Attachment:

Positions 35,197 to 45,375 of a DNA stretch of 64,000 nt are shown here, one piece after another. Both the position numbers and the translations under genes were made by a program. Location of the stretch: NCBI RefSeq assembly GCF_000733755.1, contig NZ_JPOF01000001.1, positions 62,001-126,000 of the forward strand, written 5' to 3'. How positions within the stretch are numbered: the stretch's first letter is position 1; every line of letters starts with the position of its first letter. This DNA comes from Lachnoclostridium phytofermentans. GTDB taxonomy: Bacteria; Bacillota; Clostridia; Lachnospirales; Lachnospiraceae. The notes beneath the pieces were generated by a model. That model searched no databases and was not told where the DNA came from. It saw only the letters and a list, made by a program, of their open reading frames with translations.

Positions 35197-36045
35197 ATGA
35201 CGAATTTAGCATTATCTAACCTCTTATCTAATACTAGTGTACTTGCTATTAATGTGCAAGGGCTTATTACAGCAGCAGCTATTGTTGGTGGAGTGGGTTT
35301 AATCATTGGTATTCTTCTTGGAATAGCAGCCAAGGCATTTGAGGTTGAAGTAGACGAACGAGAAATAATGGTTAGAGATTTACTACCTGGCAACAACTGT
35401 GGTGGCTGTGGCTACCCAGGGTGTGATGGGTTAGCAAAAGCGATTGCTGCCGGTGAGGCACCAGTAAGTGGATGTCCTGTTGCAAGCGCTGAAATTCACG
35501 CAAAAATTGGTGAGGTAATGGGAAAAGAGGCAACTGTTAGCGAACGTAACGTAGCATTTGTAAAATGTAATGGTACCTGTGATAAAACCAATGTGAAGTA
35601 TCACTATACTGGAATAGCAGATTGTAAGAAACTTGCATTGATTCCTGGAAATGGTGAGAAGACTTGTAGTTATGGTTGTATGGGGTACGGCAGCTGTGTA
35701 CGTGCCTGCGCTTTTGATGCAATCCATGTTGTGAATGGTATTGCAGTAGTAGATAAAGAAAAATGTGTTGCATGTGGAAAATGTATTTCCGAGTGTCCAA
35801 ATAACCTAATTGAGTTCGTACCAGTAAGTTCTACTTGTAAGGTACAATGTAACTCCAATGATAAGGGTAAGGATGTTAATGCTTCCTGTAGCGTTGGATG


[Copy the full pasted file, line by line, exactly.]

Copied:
Positions 35,197 to 45,375 of a DNA stretch of 64,000 nt are shown here, one piece after another. Both the position numbers and the translations under genes were made by a program. Location of the stretch: NCBI RefSeq assembly GCF_000733755.1, contig NZ_JPOF01000001.1, positions 62,001-126,000 of the forward strand, written 5' to 3'. How positions within the stretch are numbered: the stretch's first letter is position 1; every line of letters starts with the position of its first letter. This DNA comes from Lachnoclostridium phytofermentans. GTDB taxonomy: Bacteria; Bacillota; Clostridia; Lachnospirales; Lachnospiraceae. The notes beneath the pieces were generated by a model. That model searched no databases and was not told where the DNA came from. It saw only the letters and a list, made by a program, of their open reading frames with translations.

Positions 35197-36045
35197 ATGA
35201 CGAATTTAGCATTATCTAACCTCTTATCTAATACTAGTGTACTTGCTATTAATGTGCAAGGGCTTATTACAGCAGCAGCTATTGTTGGTGGAGTGGGTTT
35301 AATCATTGGTATTCTTCTTGGAATAGCAGCCAAGGCATTTGAGGTTGAAGTAGACGAACGAGAAATAATGGTTAGAGATTTACTACCTGGCAACAACTGT
35401 GGTGGCTGTGGCTACCCAGGGTGTGATGGGTTAGCAAAAGCGATTGCTGCCGGTGAGGCACCAGTAAGTGGATGTCCTGTTGCAAGCGCTGAAATTCACG
35501 CAAAAATTGGTGAGGTAATGGGAAAAGAGGCAACTGTTAGCGAACGTAACGTAGCATTTGTAAAATGTAATGGTACCTGTGATAAAACCAATGTGAAGTA
35601 TCACTATACTGGAATAGCAGATTGTAAGAAACTTGCATTGATTCCTGGAAATGGTGAGAAGACTTGTAGTTATGGTTGTATGGGGTACGGCAGCTGTGTA
35701 CGTGCCTGCGCTTTTGATGCAATCCATGTTGTGAATGGTATTGCAGTAGTAGATAAAGAAAAATGTGTTGCATGTGGAAAATGTATTTCCGAGTGTCCAA
35801 ATAACCTAATTGAGTTCGTACCAGTAAGTTCTACTTGTAAGGTACAATGTAACTCCAATGATAAGGGTAAGGATGTTAATGCTTCCTGTAGCGTTGGATG